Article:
Before Covid (BC), scientists were mostly known to us as mysterious white-coated figures in labs or as tweedy academics tucked away in stuffy offices. Recently, however, all that has changed with the pandemic. Now white-coated scientists have made it out of their laboratory and are taking their place on prime-time TV, dominating our screens like celebrities. Their faces have become well-known and their voices are ones of the moment, keeping our nation safe.
This got us thinking personal brands that are defined by their brain. While more and more brain brands have become part of our pop culture, from the late great Stephen Hawking to the contemporary brands of Brian Cox and Neil deGrass Tyson, there are also the unlikely heroes that have emerged during Coronavirus pandemic.
In this post, we turn the spotlight on the brain brands of the pandemic and what makes them our heroes of the moment.
Conduits for knowledge
In addition to their level of expertise, what seems to differentiate these brain brands the most, particularly during public health crises such as the Coronavirus, is their ability to be a conduit between knowledge and the general public. In other words, they actively make science understandable for laymen.
There are few better-known experts on the Coronavirus pandemic than Dr. Anthony Fauci, leading US infectious diseases authority. His career is well established, spanning six presidents in over thirty years of research. Since serving on the White House Coronavirus Task Force, however, Fauci has become a familiar face and voice, relaying critical information in a calm Brooklyn accent over television, radio, YouTube videos and congressional hearings. Just one look at his fan clubs and the merchandise out there and you know instantly he’s become a cult hero. Even celebrities like Orlando Bloom and Katy Perry are sporting his name!
Chief Medical Officer Professor Chris Whitty has become the UK’s guiding light through the darkness of the pandemic. Whitty, an NHS Consultant Physician and Epidemiologist, and his Chief Scientific Adviser, Sir Patrick Vallance, are taking the helm at many briefings from No 10. Like Fauci in the US, both Whitty and Vallance have rapidly gained a cult following in the UK. Chris Whitty has his own Facebook appreciation society, complete with mugs and t-shirts. Vallance also has his own Facebook appreciation society, without all the merch.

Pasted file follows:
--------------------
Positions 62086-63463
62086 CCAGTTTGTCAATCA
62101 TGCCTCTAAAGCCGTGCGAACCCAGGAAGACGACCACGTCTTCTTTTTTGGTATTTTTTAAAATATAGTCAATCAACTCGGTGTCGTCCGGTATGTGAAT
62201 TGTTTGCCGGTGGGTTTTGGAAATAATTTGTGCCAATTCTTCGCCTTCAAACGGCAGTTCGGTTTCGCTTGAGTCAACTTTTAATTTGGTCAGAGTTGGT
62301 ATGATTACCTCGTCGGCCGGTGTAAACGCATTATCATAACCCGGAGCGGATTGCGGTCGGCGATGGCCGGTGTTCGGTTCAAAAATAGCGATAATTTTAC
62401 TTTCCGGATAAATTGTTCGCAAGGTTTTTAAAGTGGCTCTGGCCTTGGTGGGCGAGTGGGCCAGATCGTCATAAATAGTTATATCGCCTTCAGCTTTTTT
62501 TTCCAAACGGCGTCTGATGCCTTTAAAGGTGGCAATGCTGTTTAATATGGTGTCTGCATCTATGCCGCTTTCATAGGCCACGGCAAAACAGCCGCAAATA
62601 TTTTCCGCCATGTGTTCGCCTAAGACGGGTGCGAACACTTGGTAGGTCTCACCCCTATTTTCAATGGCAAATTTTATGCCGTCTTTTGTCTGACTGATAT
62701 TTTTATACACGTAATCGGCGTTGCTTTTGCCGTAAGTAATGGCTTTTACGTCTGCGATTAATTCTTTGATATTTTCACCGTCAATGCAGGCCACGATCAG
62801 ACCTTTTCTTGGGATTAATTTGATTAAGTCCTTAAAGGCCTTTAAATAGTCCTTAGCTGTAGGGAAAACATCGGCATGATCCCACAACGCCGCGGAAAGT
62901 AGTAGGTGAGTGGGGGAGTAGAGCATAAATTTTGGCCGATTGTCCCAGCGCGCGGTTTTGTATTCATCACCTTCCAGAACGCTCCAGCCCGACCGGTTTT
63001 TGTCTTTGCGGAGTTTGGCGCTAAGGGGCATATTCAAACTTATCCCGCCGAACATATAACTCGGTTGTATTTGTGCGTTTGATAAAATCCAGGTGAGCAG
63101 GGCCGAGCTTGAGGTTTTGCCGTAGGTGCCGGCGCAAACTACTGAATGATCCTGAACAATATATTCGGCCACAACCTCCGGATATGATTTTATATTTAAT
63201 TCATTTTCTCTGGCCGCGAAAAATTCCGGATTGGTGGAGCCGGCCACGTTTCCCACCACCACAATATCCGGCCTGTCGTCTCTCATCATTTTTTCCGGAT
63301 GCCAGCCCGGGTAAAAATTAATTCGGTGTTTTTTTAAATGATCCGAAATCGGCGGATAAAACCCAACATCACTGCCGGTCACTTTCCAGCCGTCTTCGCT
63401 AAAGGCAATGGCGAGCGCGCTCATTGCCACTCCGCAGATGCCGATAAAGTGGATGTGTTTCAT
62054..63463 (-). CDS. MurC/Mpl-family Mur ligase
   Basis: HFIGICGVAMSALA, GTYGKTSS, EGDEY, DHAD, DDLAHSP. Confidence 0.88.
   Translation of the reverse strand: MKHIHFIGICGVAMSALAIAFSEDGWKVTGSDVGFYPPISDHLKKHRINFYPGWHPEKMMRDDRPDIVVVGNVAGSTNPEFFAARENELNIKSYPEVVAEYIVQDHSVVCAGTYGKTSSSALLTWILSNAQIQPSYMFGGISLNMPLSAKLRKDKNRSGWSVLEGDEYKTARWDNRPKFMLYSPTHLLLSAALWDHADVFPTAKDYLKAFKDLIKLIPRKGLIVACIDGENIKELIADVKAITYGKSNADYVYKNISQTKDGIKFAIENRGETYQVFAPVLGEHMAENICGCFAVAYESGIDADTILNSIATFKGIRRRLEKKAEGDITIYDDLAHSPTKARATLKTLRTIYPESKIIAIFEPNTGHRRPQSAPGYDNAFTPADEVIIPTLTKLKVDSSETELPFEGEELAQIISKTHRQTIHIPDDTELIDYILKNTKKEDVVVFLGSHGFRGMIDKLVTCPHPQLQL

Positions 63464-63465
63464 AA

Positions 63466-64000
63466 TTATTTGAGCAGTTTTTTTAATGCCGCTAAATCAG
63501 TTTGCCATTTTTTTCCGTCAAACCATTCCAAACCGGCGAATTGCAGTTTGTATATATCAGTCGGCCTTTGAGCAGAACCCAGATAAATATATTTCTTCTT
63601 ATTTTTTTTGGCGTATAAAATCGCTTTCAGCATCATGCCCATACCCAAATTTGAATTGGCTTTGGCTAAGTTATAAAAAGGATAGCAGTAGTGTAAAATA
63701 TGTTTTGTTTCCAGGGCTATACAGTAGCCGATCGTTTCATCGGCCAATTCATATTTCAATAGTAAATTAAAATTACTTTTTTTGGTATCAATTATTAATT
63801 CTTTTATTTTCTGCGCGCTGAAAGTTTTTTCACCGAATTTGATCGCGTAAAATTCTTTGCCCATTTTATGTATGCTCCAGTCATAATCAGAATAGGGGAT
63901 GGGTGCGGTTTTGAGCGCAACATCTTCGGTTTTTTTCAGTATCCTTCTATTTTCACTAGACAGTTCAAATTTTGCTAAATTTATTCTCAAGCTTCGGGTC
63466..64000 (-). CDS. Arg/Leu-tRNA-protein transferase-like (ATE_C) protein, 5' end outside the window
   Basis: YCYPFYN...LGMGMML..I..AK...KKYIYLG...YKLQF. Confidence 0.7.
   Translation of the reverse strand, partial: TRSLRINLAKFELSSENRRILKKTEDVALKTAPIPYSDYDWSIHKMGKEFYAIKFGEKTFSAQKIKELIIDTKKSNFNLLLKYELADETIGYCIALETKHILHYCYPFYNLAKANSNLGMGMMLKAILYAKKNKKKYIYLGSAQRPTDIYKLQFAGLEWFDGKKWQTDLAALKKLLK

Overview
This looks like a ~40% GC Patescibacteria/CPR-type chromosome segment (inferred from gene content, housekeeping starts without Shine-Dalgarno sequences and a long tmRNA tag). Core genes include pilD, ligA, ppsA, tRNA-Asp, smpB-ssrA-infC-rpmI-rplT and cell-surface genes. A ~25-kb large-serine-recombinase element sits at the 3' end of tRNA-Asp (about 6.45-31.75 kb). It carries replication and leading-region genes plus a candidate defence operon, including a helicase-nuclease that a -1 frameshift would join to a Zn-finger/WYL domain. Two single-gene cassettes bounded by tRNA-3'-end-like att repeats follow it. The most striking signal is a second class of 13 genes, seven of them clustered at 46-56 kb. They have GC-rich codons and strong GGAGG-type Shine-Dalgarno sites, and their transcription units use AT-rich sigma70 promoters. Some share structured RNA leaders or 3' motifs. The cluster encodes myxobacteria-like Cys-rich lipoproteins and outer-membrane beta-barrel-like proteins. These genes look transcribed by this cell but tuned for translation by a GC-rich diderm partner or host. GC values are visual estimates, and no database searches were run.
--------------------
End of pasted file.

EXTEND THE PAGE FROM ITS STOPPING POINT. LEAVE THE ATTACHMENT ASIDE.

Another scientist to become a household name in the UK is Professor Jonathan Van-Tam, the government’s Deputy Chief Medical Officer and a specialist in flu and pandemics. Van-Tam, another familiar face at the Downing Street briefings, has also become known for effectively conveying scientific concepts in layman’s terms, along with his penchant for colourful analogies and metaphors. Van-Tam doesn’t have the same social media presence as Whitty and Vallance, although he is the subject of many a fond tweet like “Van-Tam is cooler than Van Damme this year. No doubt.”
And let’s not forget that these brain brands also help to shine a light on the achievements of those silent heroes that chose to stay in the lab and out of the spotlight, such as power couple Özlem Türeci and Ugur Sahin of BioNTech!
The price of passion
There is little doubt that passion and purpose, core branding attributes, are fuelling these brain brands. Given the years it’s taken to reach this level of expertise, it’s clear their profession is a calling – not only the subject itself, but the desire to disseminate it. They’ve taken on this task with dedication, equanimity and patience, deciphering what must be an avalanche of data into something we can understand. But what’s clear with these brain brands of the pandemic is that bringing their passion into the public eye invites a certain level of controversy, even danger.
In the US, Fauci’s dedication to disseminating information and evidence-based science has at times put him at odds with the administration, and due to threats on his life, he has federal agents protecting him. While in the UK, Whitty and his team have been accused of scaremongering with their virus updates and confusing graphs. The Chris Whitty Appreciation Society on Facebook was started in response to the trolling he experienced on social media. However, for our brain brands, a deep seated passion for science and commitment to delivering it to the public seems to outweigh any controversy surrounding them. Perhaps, as we’ve learnt from Spiderman, “with great power comes great responsibility.”
Bringing some brain to your brand
If you’re in the position of using your brain as your brand, think about how you can share your passion and disseminate your knowledge, even if that means shaking things up a bit. After all, a strong personal brand is one whose passions shine bright, and others will naturally gravitate to that brightness. So share what’s in that noggin, with passion and vision, and maybe you’ll become an unlikely hero too.